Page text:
Opinion

Terry Savage defends debated Cannes Lions entries saying ‘Super Bowl ads run once’

Savage

In a Q&A conducted by email,  Terry Savage, chairman of the Cannes Lions Festival of Creativity, defends the integrity of the competition and answers questions around scam ads following an investigation by Mumbrella into a series of ads from Australia entered into the Press category which ran just once in regional media.

What is your definition of scam?

“We require the work to have been approved by the client and to have used paid Media in the execution, if there is a query we get validation via the agency the client and the Media schedule that the work has run and complied within our entry rules. In the case of self promotion and NGO that is not the case.”

How many campaigns were disqualified this year? If none, when was something last disqualified?

“We run a number of awards and Festivals around the world  – we have withdrawn Grand Prix , Agency of the Year  and individual awards Awards on a number of occasions if we find the work was not legitimate. Clearly we have a process to ascertain if the work met our rules and if a complaint is raised we investigate to ascertain confirmation from the client and request a Media schedule  – We do not share that information with the Press because it is not our role to do so – we simply  issue a statement that it complied or did not comply with the rules .”

[The Grand Prix which was withdrawn is understood to have been from the Dubai Lynx competition when FP7 Doha was stripped of its title.]

 What do you see as the purpose of Cannes Lions? 

“Cannes Lions like all of our Festivals is to promote, inspiration, learning and provide networking opportunities to our delegates attending  – it also runs awards that recognise the excellence in Creativity that sets the benchmarks and shows the trends from across the planet – The fact is that they happen to be the most important and prestigious in the world be it our Global events or our regional events. Cannes being global and, Spikes, Lynx  and Eurobest being regional.”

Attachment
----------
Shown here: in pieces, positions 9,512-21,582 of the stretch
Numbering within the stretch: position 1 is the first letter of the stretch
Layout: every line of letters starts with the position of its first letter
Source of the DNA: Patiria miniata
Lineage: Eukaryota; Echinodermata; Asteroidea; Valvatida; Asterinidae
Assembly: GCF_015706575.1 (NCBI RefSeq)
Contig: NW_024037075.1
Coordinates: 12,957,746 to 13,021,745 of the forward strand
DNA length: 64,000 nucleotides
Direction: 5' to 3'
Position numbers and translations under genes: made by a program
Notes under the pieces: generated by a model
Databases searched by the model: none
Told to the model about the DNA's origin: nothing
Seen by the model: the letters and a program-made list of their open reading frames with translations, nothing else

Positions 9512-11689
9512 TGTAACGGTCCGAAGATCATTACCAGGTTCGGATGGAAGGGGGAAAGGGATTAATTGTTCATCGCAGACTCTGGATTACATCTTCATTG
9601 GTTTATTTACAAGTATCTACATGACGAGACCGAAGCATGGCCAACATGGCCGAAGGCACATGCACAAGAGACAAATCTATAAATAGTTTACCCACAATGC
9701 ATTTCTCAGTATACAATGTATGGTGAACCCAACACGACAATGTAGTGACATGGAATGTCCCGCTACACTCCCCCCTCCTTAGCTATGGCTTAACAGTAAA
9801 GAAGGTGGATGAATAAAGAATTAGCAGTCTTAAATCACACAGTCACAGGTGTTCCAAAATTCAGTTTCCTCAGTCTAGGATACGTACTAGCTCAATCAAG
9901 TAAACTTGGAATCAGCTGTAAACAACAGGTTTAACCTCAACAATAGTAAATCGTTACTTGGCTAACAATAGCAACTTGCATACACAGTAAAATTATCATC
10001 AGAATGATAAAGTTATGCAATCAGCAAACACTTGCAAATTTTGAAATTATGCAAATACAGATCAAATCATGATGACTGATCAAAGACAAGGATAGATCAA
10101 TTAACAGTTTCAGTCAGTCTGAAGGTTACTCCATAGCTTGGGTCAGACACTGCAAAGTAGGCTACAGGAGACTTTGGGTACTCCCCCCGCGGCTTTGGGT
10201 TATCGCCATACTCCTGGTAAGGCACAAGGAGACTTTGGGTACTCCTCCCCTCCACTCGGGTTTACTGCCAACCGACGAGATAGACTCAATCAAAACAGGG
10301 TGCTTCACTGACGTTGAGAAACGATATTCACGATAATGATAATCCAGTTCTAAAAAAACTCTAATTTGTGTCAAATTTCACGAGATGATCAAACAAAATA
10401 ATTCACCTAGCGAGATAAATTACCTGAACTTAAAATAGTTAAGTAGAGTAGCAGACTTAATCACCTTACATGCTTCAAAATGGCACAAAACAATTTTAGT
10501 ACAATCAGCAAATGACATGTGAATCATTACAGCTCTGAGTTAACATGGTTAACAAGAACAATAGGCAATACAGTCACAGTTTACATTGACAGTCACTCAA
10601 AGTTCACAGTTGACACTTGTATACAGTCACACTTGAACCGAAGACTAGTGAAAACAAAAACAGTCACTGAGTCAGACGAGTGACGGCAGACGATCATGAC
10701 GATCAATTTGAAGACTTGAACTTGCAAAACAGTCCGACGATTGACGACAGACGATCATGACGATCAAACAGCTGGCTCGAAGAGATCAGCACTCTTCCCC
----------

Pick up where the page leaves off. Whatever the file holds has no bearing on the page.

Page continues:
What do you make of the number of ‘one-off’ executions which have been entered into the Press category of the Lions?

“It is not our role to make anything of them – we have a set of rules and as long as the rules are complied with then we have to rely on the good faith of the industry that what they are doing is legitimate. With this current set of issues raised by Mumbrella we have spoken to agencies and marketers and have been satisfied that the intent of the work was legitimate . The world is not black and white and strategies that are adopted to test and break new boundaries should be accepted if all parties concur that they were genuine and legitimate. Super Bowl ads run once.”

Whilst the executions Mumbrella has featured in recent days have been within the rules, are they within the spirit of the competition? 

“I have no need to comment on specific work that I have found to be within the rules.”

Does it devalue the competition to have campaigns that are wide running to go up against one-off executions which look like they were geared towards winning an award rather than solving a client’s business problem? 

“The issue here is the use of the words  “look like” – again it is not black and white – whatever it is rather sad that there is a focus on this issue not a focus on what this event is really about, great work, inspirational  executions, brilliant insights – now that is really sensational especially when they have client approval. Even sadder perhaps is that if as much was written about the two Grand Prix winners that Australia secured at Cannes this year also approved by marketers then we would really be focusing on inspiration and great achievement.”

[See more on the two GP winners here: The ANZ GAYTM campaign by Whybin\TBWA Melbourne picked up the Grand Prix in the Outdoor category of Cannes and McCann Melbourne took home a Grand Prix in the Creative Effectiveness category for its Guilt Trips campaign for v/Line]